Keeping police officers on the streets is one aspect of the development policy that the CEQA (California Environmental Quality Act) was supposed to take into consideration, and did until recently. Now they just create a record that shows they took CEQA into consideration and found that they could do nothing to mitigate the “harm” that might come from the new project under consideration and approve it anyway. You may thank your state government and the courts for overriding the local government laws and policies and protections our residents voted for to keep a healthy balance between growth and services. Now we just have forced growth.

If you are paying attention to local Planning Commission hearings you have heard residents and local neighborhood organizations warning about the lack of infrastructure growth to support the increased population. Instead of taking these concerns into consideration, our state representatives have rewritten laws to avoid slowing growth to match LOS (the level for service needed to serve the community.)

In the next few days you will see a number of street actions that are an attempt to bring this unbalanced growth to the attention of the public and an attempt to suggest a better plan going forward to return the city to a more pleasant standard of living. You will also see some new faces running for office that offer a different narrative.

If you don’t like the way things are, you might consider making some changes when you can.

State Legislature & Governor Approve 18 New Housing Bills & Eliminate Single Family Zoning

By Sharon Rushton : marinpost – excerpt

On October 9th, Governor Gavin Newsom signed 18 bills designed to promote housing production. A number of these housing bills take away local control of land use, substantially increase housing density and population potential, and establish streamlined ministerial approval processes for housing projects, thereby exempting these projects from public engagement and the California Environmental Quality Act approval process.

And SAY GOODBYE TO SINGLE FAMILY ZONING!

The subsequent housing densification and population growth will increase the risk of adverse impacts on the environment, public health and safety, traffic congestion, infrastructure, utilities (water supply), public services (schools), views, sunlight, privacy, neighborhood character, and quality of life.

The bills will create unfunded mandates due to the fact that there is no funding for dealing with the above listed significant impacts. Communities will be forced to substantially increase taxes to try to alleviate the adverse impacts, although many will be unavoidable… (more)

RELATED:

Newsom Rejects California Housing Bill that would have raised Billions for Projects

By Hannah Wiley : sacbee – excerpt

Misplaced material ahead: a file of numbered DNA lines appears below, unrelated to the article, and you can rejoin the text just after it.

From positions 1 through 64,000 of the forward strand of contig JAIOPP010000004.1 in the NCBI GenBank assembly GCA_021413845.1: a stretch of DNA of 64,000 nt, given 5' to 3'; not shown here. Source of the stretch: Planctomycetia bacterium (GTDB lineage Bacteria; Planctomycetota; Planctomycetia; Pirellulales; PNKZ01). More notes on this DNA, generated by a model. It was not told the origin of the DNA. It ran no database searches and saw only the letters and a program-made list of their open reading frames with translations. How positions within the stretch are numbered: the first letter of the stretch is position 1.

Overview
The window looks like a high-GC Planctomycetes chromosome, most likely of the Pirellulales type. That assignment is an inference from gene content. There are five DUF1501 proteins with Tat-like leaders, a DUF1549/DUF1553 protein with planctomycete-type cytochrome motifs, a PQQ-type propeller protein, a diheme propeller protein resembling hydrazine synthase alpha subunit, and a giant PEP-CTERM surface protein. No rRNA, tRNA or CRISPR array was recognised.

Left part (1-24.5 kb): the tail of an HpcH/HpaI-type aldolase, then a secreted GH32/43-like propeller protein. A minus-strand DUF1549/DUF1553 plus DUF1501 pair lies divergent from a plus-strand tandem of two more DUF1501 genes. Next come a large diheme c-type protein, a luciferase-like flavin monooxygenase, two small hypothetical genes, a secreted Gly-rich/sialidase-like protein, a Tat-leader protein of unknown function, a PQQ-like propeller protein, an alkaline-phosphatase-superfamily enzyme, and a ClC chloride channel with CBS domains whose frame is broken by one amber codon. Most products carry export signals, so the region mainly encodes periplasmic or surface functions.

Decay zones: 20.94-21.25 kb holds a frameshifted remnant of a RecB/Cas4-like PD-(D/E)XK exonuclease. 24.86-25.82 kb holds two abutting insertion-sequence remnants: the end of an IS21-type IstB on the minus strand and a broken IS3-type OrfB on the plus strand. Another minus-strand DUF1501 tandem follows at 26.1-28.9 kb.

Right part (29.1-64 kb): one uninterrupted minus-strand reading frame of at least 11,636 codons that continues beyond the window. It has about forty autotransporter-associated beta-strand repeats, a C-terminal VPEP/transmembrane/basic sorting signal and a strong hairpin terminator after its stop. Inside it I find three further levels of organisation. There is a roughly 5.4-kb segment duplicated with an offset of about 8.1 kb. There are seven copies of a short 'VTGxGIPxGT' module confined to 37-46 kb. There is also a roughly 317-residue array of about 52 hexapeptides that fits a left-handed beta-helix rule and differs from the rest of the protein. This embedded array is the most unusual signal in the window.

… The legislation would have, for the next 30 years, shifted millions of dollars from local property tax revenues to pay for a variety of affordable housing projects. Local jurisdictions would have applied for the funding, to be used for initiatives like transit-oriented development and infrastructure planning…

State Sen. Jim Beall, a San Jose Democrat and author of SB 5, said the legislation would have added financial urgency to the state’s housing crisis… (more)

This is relevant to the changes coming to our streets because the Land Use and Transportation are now being driven by a joint effort to force changes through transit controls. The Transportation Authorities are now in the Housing development and funding business. These bills are a part of the larger plan to divide, disrupt and control. Elect people you trust to listen to your needs when you can.

Free “exclusive” Muni buses for Chase Center customers?

Opinion – Vote NO on D.

We thought the point of ”free Muni” for Chase Center ticket holders was for them to ride the Muni with the public, not to remove Muni from the public for the exclusive use of Chase Center ticket holders, yet, that appears to be what is happening.

People on 16th Street are watching your almost empty bus whiz by their bus stop without stopping, while you are waiting for the bus that got re-routed to supply the free ticket service for Chase Center customers.

You might ask the Mayor if that is what she had in mind when she applauded the program to give free Muni rides to Chase Center ticket holders.. Did she expect the ticket holders to “share” Muni rides with the public, or was she aware of SMTA’s plan to remove Muni buses from public access to provide an exclusive ride for ticket holders at Chase Center?

Next time the government comes asking for more Muni money (like Propostion D on the ballot now) consider who is benefiting from the funds when SFMTA is handing over pubic property for the exclusive use of private enterprises. If the public agencies want to coddle the private enterprises they are partnering with, they should get the money out to them, not the taxpaying public.

Why should we fork over more money for Muni when SFMTA is cutting public access to our streets and cutting Muni service to the paying public?

We suggest that people who object to this use of public property and funds vote against all new taxes and bonds that support public transit until there is a reverse in the trend to privatize public property and public services. The last thing we need is a class system approach to public transit. Vote NO on D.